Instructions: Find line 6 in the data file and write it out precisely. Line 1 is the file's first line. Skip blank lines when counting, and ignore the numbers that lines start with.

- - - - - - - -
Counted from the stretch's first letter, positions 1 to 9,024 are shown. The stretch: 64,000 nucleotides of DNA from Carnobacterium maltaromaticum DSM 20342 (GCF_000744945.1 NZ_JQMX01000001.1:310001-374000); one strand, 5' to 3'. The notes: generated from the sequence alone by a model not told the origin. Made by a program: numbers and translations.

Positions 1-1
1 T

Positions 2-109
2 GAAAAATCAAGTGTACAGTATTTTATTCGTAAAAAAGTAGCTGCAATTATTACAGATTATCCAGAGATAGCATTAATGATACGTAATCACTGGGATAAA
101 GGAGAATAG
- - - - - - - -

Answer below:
101 GGAGAATAG